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BEGINNING OR THE END?
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AseanAffairs Magazine March - April 2011
CONTENT • ASEAN TECH
• ASEAN CORPORATE STRATEGY • ASEAN TRAVELLER
• ASEAN ENERGY

• BEYOND ASEAN

• ASEAN ENVIRONMENT INSIDE OUT
• ASEAN MONEY  • THE AWAKENING
 • ASEAN TALK      • SAVE OUR PLANET IV

 

 

A NEW REALIGNMENT or CONTINUING CHAOS?
Managing Editor David Swartzentruber sees a new global political restructuring as the answer to the current global chaos.


COVER STORY   Read More... 

Testimonials – What our Readers are saying about us
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By the Anonymous American
 

Excerpts from the recently published book, “Endgame” by John Mauldin and Jonathan Tappan give an in-depth look at recent global economic turmoil a nd a look to the future.

Iilustration by Suttirat Butnampet(AseanAffairs)

As one observes the spate of calamitous events around the world one can’t help but notice a pronounced increase in both their frequency and severity. Many dismissing them as mere coincidence are now fearful and question whether this concurrent confluence of developments will lead to planetary disaster. It conjures thoughts such as: Could the Mayans have been right?, Didn’t Nostradamus predict this? and the description of “end of days” in the book of Revelation are eerily similar to what is happening before our very eyes.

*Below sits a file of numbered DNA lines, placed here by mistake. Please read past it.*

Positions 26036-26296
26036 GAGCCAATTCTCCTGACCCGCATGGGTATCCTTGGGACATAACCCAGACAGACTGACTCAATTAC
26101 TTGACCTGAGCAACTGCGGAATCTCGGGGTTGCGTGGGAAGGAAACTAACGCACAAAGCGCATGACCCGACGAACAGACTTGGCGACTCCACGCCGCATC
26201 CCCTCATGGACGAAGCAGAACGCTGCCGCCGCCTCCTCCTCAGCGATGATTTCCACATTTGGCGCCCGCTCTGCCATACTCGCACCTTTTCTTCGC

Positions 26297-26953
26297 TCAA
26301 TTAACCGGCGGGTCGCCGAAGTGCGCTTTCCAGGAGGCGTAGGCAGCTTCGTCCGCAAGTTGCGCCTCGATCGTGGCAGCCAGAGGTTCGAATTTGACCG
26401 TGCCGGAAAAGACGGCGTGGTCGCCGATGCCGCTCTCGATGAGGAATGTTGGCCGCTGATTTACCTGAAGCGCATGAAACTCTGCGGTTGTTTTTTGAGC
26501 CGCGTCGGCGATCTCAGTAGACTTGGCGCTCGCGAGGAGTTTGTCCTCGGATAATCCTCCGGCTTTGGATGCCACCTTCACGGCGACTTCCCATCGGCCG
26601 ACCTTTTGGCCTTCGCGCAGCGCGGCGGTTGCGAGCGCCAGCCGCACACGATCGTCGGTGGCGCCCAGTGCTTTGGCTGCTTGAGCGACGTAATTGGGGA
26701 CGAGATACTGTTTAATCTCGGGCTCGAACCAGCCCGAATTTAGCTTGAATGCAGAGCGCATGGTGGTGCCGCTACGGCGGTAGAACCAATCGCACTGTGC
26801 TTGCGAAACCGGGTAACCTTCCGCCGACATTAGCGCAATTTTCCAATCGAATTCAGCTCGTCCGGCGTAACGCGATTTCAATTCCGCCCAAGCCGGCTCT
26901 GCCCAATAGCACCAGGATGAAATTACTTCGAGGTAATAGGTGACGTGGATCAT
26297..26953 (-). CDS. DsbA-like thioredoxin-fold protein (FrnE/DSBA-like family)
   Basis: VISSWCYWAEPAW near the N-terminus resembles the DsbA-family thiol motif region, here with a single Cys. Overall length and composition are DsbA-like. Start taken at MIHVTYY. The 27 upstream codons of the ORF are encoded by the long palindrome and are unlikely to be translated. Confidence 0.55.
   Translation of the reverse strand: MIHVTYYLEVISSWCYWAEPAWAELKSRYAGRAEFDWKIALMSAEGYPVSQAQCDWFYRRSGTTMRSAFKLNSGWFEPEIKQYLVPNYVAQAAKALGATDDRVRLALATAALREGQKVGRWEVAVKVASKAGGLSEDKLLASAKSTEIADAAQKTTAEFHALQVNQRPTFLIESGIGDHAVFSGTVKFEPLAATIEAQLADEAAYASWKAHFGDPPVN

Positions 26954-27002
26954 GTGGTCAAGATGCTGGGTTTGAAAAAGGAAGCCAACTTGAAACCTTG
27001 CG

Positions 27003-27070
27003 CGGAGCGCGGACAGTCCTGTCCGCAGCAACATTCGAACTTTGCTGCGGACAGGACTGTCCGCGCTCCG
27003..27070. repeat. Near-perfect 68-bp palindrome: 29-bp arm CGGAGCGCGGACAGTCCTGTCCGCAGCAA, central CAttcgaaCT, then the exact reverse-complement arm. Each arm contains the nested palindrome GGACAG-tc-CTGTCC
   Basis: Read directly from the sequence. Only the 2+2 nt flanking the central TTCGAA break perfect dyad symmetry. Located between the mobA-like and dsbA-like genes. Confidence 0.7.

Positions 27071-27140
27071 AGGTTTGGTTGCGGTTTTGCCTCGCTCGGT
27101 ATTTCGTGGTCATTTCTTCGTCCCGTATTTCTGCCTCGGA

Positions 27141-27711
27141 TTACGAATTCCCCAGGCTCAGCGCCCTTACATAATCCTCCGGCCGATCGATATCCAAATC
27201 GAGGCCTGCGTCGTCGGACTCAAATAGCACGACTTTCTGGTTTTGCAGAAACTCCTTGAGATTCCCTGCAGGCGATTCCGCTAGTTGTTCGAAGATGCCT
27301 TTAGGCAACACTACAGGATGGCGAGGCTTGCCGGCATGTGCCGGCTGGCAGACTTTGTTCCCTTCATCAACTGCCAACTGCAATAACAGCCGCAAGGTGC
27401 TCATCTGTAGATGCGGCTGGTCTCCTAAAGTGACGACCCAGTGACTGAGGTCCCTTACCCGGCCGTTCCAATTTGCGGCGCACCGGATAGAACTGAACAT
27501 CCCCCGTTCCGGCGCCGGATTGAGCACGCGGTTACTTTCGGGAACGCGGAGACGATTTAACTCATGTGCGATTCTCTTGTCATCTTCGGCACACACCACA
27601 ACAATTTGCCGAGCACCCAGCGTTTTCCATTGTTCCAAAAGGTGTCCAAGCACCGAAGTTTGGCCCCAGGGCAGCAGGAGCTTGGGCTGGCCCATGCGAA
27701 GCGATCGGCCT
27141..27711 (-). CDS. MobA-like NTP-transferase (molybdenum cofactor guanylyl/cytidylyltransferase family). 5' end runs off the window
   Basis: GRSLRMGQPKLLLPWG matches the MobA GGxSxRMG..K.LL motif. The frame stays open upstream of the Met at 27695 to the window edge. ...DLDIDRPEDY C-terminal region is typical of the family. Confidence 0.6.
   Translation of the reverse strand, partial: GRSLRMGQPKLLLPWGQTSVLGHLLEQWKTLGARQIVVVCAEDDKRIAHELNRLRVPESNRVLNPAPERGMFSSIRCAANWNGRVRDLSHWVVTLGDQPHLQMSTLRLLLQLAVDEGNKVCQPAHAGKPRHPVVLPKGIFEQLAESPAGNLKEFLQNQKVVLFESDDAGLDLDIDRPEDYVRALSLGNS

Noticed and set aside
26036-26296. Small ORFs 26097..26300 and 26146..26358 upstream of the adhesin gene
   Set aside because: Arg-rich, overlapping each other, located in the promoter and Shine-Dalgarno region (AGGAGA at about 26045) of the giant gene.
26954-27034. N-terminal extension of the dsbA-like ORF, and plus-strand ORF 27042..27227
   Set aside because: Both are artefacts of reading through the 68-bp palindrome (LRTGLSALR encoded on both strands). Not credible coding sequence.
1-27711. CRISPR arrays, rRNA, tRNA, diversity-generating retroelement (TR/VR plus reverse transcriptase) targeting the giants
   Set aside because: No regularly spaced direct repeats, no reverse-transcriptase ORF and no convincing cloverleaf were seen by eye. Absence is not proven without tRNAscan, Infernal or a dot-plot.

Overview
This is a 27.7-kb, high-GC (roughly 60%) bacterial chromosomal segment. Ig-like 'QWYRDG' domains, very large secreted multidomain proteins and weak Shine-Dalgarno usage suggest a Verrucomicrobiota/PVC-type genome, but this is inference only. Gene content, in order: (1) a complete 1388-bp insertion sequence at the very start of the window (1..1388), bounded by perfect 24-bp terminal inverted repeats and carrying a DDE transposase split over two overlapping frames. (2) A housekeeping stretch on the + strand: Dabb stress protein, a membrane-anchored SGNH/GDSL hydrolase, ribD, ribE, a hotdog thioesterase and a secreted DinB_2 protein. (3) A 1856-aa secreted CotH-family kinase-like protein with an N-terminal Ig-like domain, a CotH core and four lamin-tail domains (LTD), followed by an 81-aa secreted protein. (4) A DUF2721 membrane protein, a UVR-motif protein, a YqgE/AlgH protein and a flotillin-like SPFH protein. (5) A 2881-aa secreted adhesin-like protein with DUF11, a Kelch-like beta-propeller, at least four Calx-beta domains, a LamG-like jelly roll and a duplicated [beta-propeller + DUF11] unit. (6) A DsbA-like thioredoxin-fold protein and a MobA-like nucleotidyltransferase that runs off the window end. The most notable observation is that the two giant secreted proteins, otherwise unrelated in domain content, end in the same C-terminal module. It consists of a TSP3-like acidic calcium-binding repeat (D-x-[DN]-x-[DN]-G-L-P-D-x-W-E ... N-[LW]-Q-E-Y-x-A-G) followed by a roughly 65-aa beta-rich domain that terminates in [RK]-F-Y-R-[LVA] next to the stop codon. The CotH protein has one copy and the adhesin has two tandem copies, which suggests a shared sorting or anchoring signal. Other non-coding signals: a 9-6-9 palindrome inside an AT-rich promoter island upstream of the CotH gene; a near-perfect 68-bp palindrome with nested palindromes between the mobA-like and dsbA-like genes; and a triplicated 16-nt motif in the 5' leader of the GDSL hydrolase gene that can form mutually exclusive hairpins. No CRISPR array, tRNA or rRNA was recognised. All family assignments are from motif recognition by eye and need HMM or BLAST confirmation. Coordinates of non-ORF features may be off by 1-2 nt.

The “End of the World” is an idea that has been around for thousands of years and was scheduled to have taken place many times already. That the scheduled dates came and went without incident should provide a measure of solace. However, before we gleefully get on with our lives there are a few facts that should be considered.

World population crossed the 1 billion mark about 200 years ago. Today world population is estimated by the United States Census Bureau at 6.91 billion and is expected to reach between 7.5 and 10.5 billion by 2050. Generating a global gross domestic product (GDP) sufficient to sustain this population will require far more energy than we consume today. Most of this energy is, and will be, in the form of liquid hydrocarbons yet the average decline rate from existing fields has been calculated by the International Energy Agency at 4.5 percent per year. The world needs to develop the equivalent of a Saudi Arabia’s worth of oil production capacity every four years to offset such declines............

  
>> THE GLOBAL DEMAND FOR FOOD WILL CONTINUE TO GROW AS EVER MORE PEOPLE POPULATE THE PLANET NECESSITATING A 70 PERCENT INCREASE IN FOOD PRODUCTION BY 2050 IN ORDER TO FEED THEM ALL.<<
100,000 protestors marched in Brussels prortesting austerity.


 

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